Independent analysis of Australia's macro economy

Friday, May 24, 2019

Macro (Re)view (24/5) | RBA to announce June rate cut

The Reserve Bank of Australia (RBA) is almost certain to deliver a rate cut at its June Board meeting, with an additional 25 basis points of easing fully priced in by the end of the year. The decision to remain on hold at 1.5% at May was finely balanced, with the minutes from the meeting released this week signaling the Board's shift to an easing bias, which was later confirmed by RBA Governor Philip Lowe following a speech in Brisbane.  

Both the minutes and Governor Lowe's speech conveyed that the risks to the domestic economy are to the downside given the headwinds from abroad posed by a slowdown in China and renewed trade tensions and a weaker consumer at home. It is also clear that the sharp slowing in inflation in Q1 (reviewed here) surprised the Bank. For some time the RBA has been buoyed by robust labour market conditions, expecting that spare capacity would gradually be eroded, in turn generating faster wages growth to drive inflation back to target. However, with the headwinds strengthening and with inflation stuck below target since Q1 2016, the recent signs from April's labour market data that conditions are softening (see herewill seal the case for the Board to make its move in June.   

During his speech, Governor Lowe highlighted that Australia can now sustain an unemployment rate below its historical estimate of around 5% without generating capacity and inflationary concerns. To achieve that outcome, the Bank's strategy will be to lower the cash rate, which according to markets will fall to 1.0% by end 2019, to spur on employment growth and drive and earlier return of inflation back to target. Importantly, though, Governor Lowe pointed out that "relying on just one type of policy has limitations" and called for increased fiscal support and structural policies targeted at boosting the nation's productive capacity. 

On that front, the re-elected Coalition government will set its sights on implementing its tax relief measures from April's Budget (see here), though the full scale of its planned increase to the low and middle-income tax offset will be delayed until the new parliament can be convened. Also this week, banking regulator APRA announced a proposal to lower its long-standing serviceability requirement for home loan assessments from a minimum of at least 7.0% to buffer of 2.5% above the prevailing interest rate (see here). The proposal is intended to address concerns around overly restrictive lending criteria amid the ongoing correction in the housing market and will now go through a consultation phase ending mid next month before a final decision is reached shortly thereafter.

Data this week showed construction activity slid by 1.9% in Q1 (reviewed here), with activity in the residential sector continuing to deteriorate (see chart below), while public infrastructure work was also surprisingly weak. In better news, the Commonwealth Bank IHS Markit Composite Purchasing Managers' Index showed activity by the nation's business sector expanded in May to a reading of 52.2 in May — its first expansionary result in 4 months — driven mostly by the services sector with modest support from manufacturing. With uncertainty over the outcome of the federal election consigned to the past and stimulus to come from rate cuts and tax relief, this may have further to run.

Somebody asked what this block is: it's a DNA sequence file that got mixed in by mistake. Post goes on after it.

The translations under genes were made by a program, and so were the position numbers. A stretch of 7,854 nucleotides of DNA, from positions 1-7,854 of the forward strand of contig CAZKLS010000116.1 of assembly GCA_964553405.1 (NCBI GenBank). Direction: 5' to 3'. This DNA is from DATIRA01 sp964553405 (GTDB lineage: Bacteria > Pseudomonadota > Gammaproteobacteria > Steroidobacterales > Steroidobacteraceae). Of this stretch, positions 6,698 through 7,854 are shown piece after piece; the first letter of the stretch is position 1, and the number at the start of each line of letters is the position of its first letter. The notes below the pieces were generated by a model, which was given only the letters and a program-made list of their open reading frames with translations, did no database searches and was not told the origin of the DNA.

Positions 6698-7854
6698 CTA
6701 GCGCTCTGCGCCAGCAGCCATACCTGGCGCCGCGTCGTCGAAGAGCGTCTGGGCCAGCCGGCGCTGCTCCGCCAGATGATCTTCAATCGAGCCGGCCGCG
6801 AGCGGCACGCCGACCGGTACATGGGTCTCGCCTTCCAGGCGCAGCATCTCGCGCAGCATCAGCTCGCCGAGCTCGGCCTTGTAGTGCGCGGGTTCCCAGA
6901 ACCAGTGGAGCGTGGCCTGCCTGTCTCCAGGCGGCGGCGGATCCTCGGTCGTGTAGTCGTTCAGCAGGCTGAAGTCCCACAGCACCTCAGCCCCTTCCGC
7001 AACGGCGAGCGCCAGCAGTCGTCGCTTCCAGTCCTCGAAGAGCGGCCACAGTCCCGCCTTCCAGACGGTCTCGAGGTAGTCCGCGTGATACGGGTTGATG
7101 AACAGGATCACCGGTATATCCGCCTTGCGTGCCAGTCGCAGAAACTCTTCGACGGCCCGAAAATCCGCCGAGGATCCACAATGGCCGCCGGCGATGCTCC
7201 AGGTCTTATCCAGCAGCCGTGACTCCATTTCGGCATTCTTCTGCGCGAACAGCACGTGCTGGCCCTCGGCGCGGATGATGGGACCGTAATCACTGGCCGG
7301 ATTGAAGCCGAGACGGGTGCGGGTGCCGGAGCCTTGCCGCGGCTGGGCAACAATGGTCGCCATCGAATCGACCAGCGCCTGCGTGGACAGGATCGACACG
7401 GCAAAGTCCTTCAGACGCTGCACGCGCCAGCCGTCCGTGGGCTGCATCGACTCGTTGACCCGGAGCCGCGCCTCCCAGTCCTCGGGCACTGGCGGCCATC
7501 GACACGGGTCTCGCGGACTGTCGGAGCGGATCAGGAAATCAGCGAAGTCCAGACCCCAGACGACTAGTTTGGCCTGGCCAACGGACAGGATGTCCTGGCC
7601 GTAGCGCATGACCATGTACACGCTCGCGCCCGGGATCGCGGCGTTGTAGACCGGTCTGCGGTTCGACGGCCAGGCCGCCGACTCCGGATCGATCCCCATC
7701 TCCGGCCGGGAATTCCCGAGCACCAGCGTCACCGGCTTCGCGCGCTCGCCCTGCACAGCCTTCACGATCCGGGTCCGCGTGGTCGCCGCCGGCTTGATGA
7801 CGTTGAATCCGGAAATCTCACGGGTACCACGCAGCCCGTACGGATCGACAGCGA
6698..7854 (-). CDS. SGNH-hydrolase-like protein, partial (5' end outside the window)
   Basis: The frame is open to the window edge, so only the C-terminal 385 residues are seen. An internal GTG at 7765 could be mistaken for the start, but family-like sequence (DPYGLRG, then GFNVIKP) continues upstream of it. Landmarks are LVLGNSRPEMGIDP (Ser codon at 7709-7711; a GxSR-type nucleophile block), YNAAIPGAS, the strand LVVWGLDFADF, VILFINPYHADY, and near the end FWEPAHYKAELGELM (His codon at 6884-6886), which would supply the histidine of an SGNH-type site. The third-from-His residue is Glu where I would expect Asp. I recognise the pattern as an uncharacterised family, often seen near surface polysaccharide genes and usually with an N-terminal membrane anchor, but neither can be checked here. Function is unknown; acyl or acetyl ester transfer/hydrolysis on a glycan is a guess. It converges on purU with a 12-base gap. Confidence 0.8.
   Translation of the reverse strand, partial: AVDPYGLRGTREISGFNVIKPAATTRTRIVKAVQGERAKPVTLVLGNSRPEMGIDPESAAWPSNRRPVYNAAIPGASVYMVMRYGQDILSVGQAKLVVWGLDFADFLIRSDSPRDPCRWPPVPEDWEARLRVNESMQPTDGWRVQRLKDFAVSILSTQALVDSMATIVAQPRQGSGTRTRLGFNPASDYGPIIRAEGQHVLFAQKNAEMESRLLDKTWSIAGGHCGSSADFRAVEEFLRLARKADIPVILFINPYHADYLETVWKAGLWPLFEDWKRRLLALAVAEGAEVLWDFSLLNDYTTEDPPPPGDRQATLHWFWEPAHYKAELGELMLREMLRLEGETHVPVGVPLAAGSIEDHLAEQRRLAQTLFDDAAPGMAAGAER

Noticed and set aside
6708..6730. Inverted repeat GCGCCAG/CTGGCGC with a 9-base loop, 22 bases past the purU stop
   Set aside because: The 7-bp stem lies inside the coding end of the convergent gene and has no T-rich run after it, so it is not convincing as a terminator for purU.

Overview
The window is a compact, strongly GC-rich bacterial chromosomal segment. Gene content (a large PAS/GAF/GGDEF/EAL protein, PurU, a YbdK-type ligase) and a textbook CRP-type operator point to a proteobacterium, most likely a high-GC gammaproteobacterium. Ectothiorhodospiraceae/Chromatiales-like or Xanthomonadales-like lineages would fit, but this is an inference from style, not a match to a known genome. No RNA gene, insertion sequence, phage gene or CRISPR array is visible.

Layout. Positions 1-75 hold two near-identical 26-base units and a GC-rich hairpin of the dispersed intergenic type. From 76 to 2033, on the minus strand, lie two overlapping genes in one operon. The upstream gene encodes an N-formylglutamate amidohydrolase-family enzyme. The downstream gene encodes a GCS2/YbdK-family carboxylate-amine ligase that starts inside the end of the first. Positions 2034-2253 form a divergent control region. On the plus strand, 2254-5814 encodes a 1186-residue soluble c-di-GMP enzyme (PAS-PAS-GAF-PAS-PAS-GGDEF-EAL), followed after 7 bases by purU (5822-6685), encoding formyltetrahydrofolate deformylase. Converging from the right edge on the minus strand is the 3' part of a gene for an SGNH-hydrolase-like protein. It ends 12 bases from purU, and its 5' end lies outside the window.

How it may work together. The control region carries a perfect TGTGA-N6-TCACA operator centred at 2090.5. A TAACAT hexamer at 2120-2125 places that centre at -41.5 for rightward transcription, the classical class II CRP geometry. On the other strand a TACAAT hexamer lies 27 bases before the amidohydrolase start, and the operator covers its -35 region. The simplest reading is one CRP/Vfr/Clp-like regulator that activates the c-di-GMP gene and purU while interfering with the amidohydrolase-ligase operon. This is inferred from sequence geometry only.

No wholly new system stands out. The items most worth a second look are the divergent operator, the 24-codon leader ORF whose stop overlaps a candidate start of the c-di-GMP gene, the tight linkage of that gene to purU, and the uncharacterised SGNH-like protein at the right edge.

Chart of the week

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Politics and central banks led the headlines offshore this week, while US-China trade tensions continued to escalate hitting tech firms in both countries. Starting in the US, the minutes from the Federal Reserve's meeting from April and May were released showing that the Committee anticipated that their patient approach to monetary policy settings "would likely remain appropriate for some time". That stands in direct contrast to expectations in financial markets for two rate cuts over the next 12 months, in part prompted by slowing inflation, however in the Committee's view that is likely to prove "transitory". While economic growth was expected to moderate from Q1's strong 3.2% pace, the outlook is still constructive given the household sector is robust due to a strong labour market, increasing wages growth and positive sentiment. Committee members' views around business investment were decidedly mixed; easier financial conditions were supportive but concerns around trade and slower global growth were likely to be dampening sentiment. Overall, the Committee remains optimistic but notes that uncertainty around the global growth outlook, geopolitical and trade developments combined with subdued inflation warranted its patient policy approach. 

In Europe, the account of the European Central Bank's policy meeting in early April showed that the Governing Council acknowledged the loss of momentum in economic growth evident over the second half of 2018 had continued into the new year. Activity was expected to pick-up later on in 2019, albeit with risks to the downside due to trade and geopolitical uncertainty from abroad. Those concerns are somewhat moderated by a strengthening labour market and rising wages growth, which was expected to gradually drive the inflationary pulse. Though details of the upcoming TLTRO-III (a source of cheap funding to the banking sector) are yet to be finalised, April's account showed a general agreement that pricing should reflect underlying economic conditions as well as the effectiveness of transmission into the real economy.

Over in the UK, after a tumultuous week and following the loss of the support of key Conservatives, PM Theresa May announced her resignation effective on June 7. The announcement came amid the European Parliamentary elections, where in the UK the Nigel Farage-led Brexit Party (campaigning for a no-deal Brexit) is expected to come out on top according to the polls.